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State of the Program - Men’s Basketball

Spoiler: it’s good.

NCAA Basketball: Final Four-National Championship-Virginia vs Texas Tech Brace Hemmelgarn-USA TODAY Sports

It’s safe to say that coming off the 2018-19 season, the state of the Virginia Basketball program is very good. The 2019 Cavaliers won the program’s first ever National Championship, capping off a thrilling six-game stretch with an 85-77 overtime win against Texas Tech.

It was the cherry on top of an incredible season that came on the heels of a season that ended abruptly with a historic loss to UMBC. Virginia’s victory validated Tony Bennett’s style of coaching and ability to “win the big one”.

Wins over Wisconsin, Maryland, and VCU highlighted the non-conference portion of the schedule. Once again Virginia was a force to be reckoned with in the ACC. The 2018-19 season is one that will be remembered for a very, very long time.

Five Year Results

UVA Men’s Basketball Five Year Results

Year Record ACC Record; Rank Postseason Result
Year Record ACC Record; Rank Postseason Result
2018-2019 35-3 16-2; 1st NCAA CHAMPIONS
2017-2018 31-3 17-1; 1st, ACCT Champs NCAA First Round
2016-2017 23-11 11-7; 5th NCAA Second Round
2015-2016 29-8 13-5; 2nd NCAA Elite Eight
2014-2015 30-4 16-2;1st NCAA Second Round

2019 Recap

2019 Stars: Kyle Guy, Ty Jerome, De’Andre Hunter, Mamadi Diakite, Kihei Clark, Braxton Key, Jack Salt

Where do we start. For the second straight season, the Cavaliers finished with just three losses. In 2018-19, both regular season losses came at the hands of No. 1 pick Zion Williamson and the Duke Blue Devils, and Virginia fell to Florida State in the ACC tournament semifinals. That’s it. Those are all the losses.

Virginia finished the season at No. 1 in KenPom with a top-5 finish in defense (No. 5) and offense (No. 2). That’s right, the Tony Bennett led Cavaliers finished with a more efficient offense in 2018-19 than defense. The Cavaliers started 16-0 before the loss at Duke, rattled off four straight wins before the second loss, and finished the regular season on an eight-game win streak.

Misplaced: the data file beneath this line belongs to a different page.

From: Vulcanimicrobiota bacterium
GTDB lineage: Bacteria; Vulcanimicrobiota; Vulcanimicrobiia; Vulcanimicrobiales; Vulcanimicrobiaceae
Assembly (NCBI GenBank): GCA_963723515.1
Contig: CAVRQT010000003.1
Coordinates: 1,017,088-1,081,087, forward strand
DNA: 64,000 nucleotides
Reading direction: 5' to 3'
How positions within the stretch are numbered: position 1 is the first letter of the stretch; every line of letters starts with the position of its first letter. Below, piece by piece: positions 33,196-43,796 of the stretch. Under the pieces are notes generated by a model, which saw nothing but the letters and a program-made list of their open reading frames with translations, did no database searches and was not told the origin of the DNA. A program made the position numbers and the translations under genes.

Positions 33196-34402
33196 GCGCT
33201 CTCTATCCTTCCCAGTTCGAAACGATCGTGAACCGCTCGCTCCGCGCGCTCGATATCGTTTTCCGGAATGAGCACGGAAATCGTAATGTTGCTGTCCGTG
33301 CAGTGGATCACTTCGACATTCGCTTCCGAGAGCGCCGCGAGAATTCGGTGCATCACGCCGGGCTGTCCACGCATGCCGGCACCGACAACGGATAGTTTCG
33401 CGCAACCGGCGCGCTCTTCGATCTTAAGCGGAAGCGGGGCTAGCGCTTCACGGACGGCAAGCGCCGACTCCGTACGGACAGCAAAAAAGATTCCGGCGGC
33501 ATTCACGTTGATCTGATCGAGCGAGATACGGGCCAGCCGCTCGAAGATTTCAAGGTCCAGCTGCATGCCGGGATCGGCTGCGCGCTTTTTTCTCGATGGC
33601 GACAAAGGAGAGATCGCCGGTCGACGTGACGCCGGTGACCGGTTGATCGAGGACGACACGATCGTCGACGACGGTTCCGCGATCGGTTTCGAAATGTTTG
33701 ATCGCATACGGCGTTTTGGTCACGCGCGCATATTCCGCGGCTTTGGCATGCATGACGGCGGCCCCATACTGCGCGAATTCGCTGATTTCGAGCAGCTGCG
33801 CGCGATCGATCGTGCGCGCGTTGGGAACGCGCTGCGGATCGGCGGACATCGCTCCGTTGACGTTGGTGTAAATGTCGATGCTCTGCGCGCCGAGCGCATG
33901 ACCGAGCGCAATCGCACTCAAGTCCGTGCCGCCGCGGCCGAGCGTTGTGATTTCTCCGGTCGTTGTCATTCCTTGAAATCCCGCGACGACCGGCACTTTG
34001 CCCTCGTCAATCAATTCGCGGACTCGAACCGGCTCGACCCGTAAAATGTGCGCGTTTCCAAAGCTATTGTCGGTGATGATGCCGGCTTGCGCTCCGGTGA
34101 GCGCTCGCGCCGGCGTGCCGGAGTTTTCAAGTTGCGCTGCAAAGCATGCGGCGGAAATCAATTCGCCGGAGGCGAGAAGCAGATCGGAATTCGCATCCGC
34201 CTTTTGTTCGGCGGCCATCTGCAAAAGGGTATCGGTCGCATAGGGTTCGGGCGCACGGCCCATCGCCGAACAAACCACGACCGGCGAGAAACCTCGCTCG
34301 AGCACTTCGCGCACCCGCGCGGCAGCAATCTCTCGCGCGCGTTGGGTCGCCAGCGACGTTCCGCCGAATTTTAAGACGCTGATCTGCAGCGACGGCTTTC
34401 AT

Guy (15.4 points), Hunter (15.2), and Jerome (13.6) led the team in points per game, as the Hoos used a balance attack. That trio helped lead the Cavaliers to a 35-3 overall record and a 16-2 mark in the ACC. Virginia finished tied with North Carolina for first atop the ACC standings and earned the No. 1 seed in the conference tournament thanks to a road win in Chapel Hill.

As the No. 1 seed in the midwest, Virginia took down No. 16 Gardner-Webb (in a not-at-all exciting game of course), No. 9 Oklahoma (the actual only low-stress game of the tournament), No. 12 Oregon (a defensive slugfest), No. 3 Purdue (THAT GAME), No. 5 Auburn (can you say clutch), and No. 3 Texas Tech (sure, OT, why not) to clinch the title.

2020 Outlook

Key Returners: Kihei Clark, Mamadi Diakite, Braxton Key, Jay Huff

The 2019-20 squad is going to have a whole new look. The departure of fifth year captain Jack Salt to graduation and the Big Three to the NBA Draft leaves the Cavaliers depleted in experience and known superstars. On top of those four, Marco Anthony transferred to Utah State and Frankie Badocchi parted ways with the program for personal reasons.

Virginia’s cupboard isn’t bare, however. Clark returns to run the point, and the duo of Diakite and Huff present a formidable front court. Key will be huge — on both sides of the ball — and Virginia will have the ability to add 7-footer Francisco Caffaro to the mix.

The power this season has shifted from the back court to the front court, and Clark will have to get help from juco transfer Tomas Woldetensae, first year Casey Morsell, and second year Kody Stattmann.

Expectations will be lower than the recent seasons as the Hoos experienced dramatic turnover, but if there’s anyone Virginia fans can trust to get things ready, it’s Tony Bennett. Who will step up to fill the scoring void left by the big three? Will first year Kadin Shedrick redshirt? Is it time for Jay Huff have a breakout season?

Beyond the 2020 season, things continue to look positive for the Cavaliers as Virginia currently has the No. 4 recruiting class in the country (according to Rivals) with Jabri Abdur-Rahim, Reese Beekman, and Carson McCorkle all committed.